Defecting Syrian envoy now in Qatar: Iraq
Nawaf Fares is the highest profile diplomat to defect in the Syrian uprising and the second prominent figure to leave the regime in a week.
Beirut: Nawaf al-Fares, the Syrian ambassador to Iraq who defected on Wednesday, is in Qatar, Iraq`s Foreign Minister Hoshiyar Zebari announced on Thursday.
Speaking to reporters in the French capital Paris, Zebari said the defection by al-Fares came as a surprise.
Earlier, Khaled Khoja, a member of the opposition Syrian National Council, had said that al-Fares was heading to Turkey.
Al-Fares is the most senior diplomat to abandon the regime since the uprising against President Bashar Assad began 16 months ago.
In the meantime, Syria`s Foreign Ministry says it has fired al-Fares.
In a statement reported by Syria`s state news agency on Thursday, the ministry said al-Fares had been "relieved of his duties" and should face "legal and disciplinary accountability”.
After defecting, al-Fares urged the Army to "turn your guns on the criminals" of al-Assad`s government.
In a video statement on Facebook on Wednesday, al-Fares said: "I declare that I have joined, from this moment, the ranks of the revolution of the Syrian people".
"I ask ... the members of the military to join the revolution and to defend the country and the citizens. Turn your guns on the criminals from this regime ...”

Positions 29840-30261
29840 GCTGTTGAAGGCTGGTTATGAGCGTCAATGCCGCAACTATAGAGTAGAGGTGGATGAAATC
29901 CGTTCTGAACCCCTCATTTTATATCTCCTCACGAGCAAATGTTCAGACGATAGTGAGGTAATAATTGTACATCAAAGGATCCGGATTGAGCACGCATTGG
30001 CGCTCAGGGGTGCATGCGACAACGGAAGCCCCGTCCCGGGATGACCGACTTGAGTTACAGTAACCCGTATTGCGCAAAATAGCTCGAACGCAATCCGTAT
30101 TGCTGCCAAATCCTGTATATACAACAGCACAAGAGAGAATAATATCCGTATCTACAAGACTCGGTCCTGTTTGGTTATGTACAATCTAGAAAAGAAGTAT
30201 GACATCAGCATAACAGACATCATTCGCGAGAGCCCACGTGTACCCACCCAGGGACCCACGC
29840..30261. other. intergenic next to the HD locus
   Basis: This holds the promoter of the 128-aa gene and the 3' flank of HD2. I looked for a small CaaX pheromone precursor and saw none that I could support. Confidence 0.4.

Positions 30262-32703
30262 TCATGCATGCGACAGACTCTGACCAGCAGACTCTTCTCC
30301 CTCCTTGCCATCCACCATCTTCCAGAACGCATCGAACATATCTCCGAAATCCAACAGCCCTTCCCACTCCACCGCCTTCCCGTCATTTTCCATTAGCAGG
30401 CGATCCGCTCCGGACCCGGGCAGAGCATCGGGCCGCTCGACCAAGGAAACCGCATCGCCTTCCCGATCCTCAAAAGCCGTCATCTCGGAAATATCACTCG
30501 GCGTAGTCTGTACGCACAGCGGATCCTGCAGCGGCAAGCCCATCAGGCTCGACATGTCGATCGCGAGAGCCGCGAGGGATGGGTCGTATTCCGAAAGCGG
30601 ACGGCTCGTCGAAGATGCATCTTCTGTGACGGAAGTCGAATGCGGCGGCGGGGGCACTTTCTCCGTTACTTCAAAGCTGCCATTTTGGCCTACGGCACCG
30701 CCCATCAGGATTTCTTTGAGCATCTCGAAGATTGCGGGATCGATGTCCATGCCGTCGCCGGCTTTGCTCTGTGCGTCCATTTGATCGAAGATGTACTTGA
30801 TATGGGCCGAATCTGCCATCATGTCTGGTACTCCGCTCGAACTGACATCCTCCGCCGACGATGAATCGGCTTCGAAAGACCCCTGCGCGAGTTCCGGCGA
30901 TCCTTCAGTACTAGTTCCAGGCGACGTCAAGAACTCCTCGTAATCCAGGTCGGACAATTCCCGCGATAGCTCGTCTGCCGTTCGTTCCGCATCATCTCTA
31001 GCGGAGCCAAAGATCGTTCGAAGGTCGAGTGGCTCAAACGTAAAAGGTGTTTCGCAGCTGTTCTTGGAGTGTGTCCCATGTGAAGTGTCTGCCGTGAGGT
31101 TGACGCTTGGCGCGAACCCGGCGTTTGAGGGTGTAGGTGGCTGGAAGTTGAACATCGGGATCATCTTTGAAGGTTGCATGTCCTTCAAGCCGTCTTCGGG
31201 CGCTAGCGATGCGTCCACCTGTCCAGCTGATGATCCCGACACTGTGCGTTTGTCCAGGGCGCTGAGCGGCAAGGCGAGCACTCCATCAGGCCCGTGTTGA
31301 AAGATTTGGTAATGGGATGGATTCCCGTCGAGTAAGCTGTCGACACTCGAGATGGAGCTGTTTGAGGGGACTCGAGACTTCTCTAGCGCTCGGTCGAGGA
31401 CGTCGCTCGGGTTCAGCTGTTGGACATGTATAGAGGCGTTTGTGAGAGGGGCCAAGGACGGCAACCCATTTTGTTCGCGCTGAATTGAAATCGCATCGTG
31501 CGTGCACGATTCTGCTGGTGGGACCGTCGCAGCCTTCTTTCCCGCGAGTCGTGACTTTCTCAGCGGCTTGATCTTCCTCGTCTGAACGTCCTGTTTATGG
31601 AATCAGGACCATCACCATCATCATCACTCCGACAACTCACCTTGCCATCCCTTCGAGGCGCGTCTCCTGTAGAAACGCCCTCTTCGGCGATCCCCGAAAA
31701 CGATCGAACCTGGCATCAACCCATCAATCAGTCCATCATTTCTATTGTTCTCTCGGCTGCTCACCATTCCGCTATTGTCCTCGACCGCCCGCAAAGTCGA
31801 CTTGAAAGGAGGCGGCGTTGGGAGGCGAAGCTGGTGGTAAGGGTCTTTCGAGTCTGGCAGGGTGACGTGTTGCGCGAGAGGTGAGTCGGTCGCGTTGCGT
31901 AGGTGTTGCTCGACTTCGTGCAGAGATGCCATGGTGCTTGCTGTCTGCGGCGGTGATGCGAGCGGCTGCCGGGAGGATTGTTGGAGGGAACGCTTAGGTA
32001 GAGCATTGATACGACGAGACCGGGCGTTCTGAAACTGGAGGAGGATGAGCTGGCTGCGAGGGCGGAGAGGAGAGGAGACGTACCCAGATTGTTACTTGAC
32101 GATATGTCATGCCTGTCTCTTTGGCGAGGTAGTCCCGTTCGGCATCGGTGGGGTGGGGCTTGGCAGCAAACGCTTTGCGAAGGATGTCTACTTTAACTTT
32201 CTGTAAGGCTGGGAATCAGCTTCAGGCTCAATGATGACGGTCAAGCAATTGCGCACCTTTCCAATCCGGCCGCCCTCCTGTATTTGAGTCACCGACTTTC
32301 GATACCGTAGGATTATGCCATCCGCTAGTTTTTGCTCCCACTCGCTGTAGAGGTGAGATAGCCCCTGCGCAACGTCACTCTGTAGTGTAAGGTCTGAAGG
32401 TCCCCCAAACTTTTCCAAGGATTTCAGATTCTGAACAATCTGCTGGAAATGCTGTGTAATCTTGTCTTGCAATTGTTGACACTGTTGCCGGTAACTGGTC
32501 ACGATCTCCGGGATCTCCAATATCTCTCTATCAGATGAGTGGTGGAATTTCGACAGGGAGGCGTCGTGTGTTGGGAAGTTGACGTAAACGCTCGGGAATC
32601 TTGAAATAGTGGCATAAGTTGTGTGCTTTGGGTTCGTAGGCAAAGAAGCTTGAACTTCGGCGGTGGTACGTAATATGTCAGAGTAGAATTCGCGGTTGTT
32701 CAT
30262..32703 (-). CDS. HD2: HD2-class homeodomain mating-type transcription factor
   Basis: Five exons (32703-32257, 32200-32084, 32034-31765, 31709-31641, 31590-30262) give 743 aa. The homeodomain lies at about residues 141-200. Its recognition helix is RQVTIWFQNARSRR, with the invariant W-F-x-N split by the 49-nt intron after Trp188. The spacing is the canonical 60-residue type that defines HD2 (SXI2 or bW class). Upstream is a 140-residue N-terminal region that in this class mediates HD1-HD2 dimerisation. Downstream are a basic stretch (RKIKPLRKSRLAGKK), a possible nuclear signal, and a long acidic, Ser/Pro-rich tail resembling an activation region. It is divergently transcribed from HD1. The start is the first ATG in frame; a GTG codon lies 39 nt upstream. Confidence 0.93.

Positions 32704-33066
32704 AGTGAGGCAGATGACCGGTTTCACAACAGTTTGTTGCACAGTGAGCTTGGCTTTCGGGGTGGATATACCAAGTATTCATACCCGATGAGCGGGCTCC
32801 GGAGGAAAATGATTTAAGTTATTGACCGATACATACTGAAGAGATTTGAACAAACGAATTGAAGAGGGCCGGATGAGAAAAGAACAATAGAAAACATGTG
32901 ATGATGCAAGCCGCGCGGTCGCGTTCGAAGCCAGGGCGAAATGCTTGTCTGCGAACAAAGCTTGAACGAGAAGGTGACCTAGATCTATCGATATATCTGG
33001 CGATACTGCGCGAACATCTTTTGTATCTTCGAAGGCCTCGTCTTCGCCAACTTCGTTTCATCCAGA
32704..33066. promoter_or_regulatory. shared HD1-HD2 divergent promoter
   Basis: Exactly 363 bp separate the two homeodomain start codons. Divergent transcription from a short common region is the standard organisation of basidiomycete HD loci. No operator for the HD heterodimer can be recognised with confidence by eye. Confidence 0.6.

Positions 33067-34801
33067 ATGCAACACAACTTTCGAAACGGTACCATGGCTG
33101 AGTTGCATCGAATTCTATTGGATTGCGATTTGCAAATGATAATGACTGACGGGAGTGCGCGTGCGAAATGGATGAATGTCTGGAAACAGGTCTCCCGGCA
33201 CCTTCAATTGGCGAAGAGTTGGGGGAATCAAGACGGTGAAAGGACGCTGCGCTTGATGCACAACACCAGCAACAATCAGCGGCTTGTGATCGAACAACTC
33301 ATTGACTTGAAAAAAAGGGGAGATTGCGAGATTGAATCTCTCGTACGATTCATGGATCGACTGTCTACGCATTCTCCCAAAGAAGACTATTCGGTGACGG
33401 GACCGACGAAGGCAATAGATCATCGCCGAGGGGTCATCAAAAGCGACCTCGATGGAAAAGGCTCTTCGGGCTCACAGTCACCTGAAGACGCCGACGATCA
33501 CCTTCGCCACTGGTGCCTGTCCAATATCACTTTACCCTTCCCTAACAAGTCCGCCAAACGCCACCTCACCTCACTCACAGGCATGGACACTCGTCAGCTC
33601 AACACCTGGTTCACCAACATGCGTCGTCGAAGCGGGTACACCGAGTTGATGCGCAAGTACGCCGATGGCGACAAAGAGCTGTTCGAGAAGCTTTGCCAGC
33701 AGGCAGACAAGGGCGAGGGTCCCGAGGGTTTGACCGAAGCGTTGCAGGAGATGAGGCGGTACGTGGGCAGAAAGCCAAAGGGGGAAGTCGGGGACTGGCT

"Every Syrian man has to join the revolution to remove this nightmare and this gang," he said, accusing the Assad family and its allies of corruption and "destroying society" for 40 years.
Last week, France announced the defection of Brigadier General Manaf Tlass, an Assad confidant and son of a former defence minister who helped ease Assad into power.
Tlass was the highest ranking official to abandon the regime so far, and Western powers and anti-regime activists hoped his departure would encourage others to leave, too.
Thousands of soldiers, most of them low-level conscripts, have deserted and joined the rebels.
But despite the high-profile defections in recent days, Assad`s regime has largely held together in the face of the uprising, particularly compared with the swift haemorrhaging of Muammar Gaddafi`s inner circle in Libya in 2011.
(With Agency inputs)